If the solutions were easy, there wouldn’t be problems.
This column is a companion to the WSBS-AM radio show, “It’s Not That Simple.” (Listen to the podcast here.
We look at issues facing Great Barrington and explore the question, “why don’t they just fix it?”
We discuss the complexities, the competing interests, the less obvious costs or consequences, and the missing information that explains why It’s Not That Simple.
We do our best to steer clear of opinion and to just point out the issues that make the problems more complex than they might appear.
Although we both serve on elected town boards, we are not speaking for those boards or for the town in any capacity. We are only representing ourselves on the radio show and in this column.
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When was the last time you read Article1, Section 2 of the United States Constitution? Hint: It’s the part that describes the House of Representatives. Need another hint? House seats are apportioned to the states based on population. Got it now?
Article 1 Section 2 requires a census every 10 years so that we know how many House seats each state gets. If you have read it at all since high school, chances are you read it in 2010, at the time of the last census. It’s 2020 and time to read it again. Here are the relevant parts:
“Representatives and direct Taxes shall be apportioned among the several States which may be included within this Union, according to their respective Numbers, which shall be determined by adding to the whole Number of free Persons, including those bound to Service for a Term of Years, and excluding Indians not taxed, three fifths of all other Persons. [The clause in italics was superseded by the 14th amendment to the Constitution.]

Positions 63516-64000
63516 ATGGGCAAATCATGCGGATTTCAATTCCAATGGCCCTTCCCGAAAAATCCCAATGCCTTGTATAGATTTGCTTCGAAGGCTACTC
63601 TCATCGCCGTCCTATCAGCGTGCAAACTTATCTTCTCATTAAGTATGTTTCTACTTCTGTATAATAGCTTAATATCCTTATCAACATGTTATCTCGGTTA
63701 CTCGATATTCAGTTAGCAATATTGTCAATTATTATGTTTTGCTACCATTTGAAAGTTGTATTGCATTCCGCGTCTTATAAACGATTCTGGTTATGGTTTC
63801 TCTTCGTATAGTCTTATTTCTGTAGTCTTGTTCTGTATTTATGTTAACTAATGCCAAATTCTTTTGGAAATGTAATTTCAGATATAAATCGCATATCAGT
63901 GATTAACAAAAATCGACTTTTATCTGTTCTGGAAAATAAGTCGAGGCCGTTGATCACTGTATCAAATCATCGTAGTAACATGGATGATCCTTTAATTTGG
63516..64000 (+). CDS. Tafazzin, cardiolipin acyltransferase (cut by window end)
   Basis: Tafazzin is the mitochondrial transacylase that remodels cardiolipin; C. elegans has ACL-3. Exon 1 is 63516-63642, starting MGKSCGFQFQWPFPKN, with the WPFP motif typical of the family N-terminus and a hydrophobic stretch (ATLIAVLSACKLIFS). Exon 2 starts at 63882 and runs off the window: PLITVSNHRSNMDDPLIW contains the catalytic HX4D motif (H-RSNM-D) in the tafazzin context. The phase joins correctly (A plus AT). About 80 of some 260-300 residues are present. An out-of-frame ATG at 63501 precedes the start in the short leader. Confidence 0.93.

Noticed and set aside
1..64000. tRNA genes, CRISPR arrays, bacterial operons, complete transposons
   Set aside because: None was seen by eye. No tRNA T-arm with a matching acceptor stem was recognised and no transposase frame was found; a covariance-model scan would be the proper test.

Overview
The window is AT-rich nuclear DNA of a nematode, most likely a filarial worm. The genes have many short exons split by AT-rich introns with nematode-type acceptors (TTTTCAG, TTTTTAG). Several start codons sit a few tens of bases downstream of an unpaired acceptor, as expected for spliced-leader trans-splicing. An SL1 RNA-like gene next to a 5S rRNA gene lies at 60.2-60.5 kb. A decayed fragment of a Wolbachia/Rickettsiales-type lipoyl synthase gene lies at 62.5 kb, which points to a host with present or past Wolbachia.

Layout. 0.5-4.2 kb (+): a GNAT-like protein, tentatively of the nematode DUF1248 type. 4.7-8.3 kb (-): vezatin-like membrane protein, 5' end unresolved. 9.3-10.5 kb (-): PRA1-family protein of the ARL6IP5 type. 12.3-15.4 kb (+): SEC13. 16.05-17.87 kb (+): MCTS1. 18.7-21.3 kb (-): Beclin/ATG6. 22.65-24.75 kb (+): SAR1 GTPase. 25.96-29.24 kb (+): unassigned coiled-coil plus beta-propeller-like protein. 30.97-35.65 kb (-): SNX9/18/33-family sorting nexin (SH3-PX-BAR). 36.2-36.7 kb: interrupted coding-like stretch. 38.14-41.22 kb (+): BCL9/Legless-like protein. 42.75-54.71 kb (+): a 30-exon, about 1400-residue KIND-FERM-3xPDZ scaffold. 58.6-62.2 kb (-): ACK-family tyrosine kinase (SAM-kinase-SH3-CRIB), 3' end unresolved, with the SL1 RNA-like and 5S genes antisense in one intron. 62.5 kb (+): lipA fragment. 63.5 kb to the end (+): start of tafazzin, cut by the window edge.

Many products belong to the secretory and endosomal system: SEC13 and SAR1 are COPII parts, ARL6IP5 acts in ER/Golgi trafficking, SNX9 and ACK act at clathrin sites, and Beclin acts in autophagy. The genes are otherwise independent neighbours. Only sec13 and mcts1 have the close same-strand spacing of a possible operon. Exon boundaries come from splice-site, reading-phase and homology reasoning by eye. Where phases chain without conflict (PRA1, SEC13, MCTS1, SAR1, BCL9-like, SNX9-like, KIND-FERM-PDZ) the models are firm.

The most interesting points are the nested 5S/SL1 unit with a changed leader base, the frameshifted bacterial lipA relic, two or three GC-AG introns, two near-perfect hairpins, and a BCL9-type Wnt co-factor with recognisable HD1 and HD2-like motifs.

“The actual Enumeration shall be made within three Years after the first Meeting of the Congress of the United States, and within every subsequent Term of ten Years, in such Manner as they shall by Law direct.”
You learned in high school that the first meeting of Congress was in 1789. The first census was the following year, in 1790, and there has been one every 10 years since then. That first census counted just under 4 million people.
The original purpose of the census was to determine power distribution among the states and the way those states would be taxed. It was about voting so it mostly counted only those who could vote. “The views of who counts has evolved over the last couple of centuries,” said our guest on the program, Mark Malloy of the Berkshire Regional Planning Commission. “Back when the country was formed, it was about male voting rights. But now it has evolved to include everyone alive. It is the only 100 percent count of the population we have.”
It matters how many of us live here because that is what determines our representation in Congress. After the 2010 census, Massachusetts lost a representative in the U.S. House and the congressional district that was Berkshire County merged with congressman Neal’s district. State representatives’ and state senators’ districts are also based on census data.
Important as voting and congressional representation were, and are today, the census determines a host of other things, mostly financial. Census data directly affects how federal dollars are allocated to states and municipalities covering everything from transportation and infrastructure to food assistance. Annually, approximately $675 billion of federal funds are distributed based on census numbers for programs like Medicare and Medicaid, SNAP (food stamps), federal highway money, educational Pell grants and Head Start, library grants, and many others. That comes to about $2,700 per person. On top of that, state funding also uses federal census numbers to allocate grants. So having an accurate count of our town’s population is crucial to having programs adequately funded.
Is it fair to distribute federal aid based on population? Does it make sense that sparsely populated rural communities which have as many, if not more needs, than urban communities do not get as much funding as densely populated regions? The census only looks at population numbers, so more sparsely populated regions such as New England will not receive as much funding as the country’s metro, but that’s a question for another show.